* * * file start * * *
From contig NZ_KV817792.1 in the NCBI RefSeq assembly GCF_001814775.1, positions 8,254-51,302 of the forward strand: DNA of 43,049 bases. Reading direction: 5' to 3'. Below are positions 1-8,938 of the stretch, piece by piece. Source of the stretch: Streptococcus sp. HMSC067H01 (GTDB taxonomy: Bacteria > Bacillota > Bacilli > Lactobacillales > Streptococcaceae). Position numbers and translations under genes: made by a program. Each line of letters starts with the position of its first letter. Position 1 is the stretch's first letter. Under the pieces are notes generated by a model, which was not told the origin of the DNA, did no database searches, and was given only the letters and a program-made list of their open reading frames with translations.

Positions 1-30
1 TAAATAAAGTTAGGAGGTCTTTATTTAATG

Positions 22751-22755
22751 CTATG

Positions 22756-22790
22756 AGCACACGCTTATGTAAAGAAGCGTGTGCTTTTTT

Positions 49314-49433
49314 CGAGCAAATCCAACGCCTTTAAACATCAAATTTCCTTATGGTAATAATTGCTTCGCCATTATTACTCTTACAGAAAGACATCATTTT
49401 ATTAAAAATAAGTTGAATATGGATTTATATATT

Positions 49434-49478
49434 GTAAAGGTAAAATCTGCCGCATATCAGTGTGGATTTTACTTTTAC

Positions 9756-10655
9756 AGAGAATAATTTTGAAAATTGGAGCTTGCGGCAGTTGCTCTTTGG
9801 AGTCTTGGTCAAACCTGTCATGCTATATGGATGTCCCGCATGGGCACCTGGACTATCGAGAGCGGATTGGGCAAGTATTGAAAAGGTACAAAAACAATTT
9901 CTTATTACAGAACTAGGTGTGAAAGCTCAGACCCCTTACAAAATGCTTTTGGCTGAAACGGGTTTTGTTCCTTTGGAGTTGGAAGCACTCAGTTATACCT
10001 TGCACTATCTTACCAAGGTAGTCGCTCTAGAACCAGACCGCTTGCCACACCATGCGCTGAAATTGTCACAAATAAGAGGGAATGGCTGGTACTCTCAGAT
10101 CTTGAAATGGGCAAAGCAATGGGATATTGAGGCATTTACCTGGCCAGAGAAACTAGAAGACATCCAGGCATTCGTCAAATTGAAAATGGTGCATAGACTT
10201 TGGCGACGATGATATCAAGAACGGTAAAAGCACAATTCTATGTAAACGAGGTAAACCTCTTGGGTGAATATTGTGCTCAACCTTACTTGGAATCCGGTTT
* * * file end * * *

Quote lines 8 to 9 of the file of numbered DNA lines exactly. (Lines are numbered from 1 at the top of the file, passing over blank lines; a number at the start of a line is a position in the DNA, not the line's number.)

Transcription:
Positions 49314-49433
49314 CGAGCAAATCCAACGCCTTTAAACATCAAATTTCCTTATGGTAATAATTGCTTCGCCATTATTACTCTTACAGAAAGACATCATTTT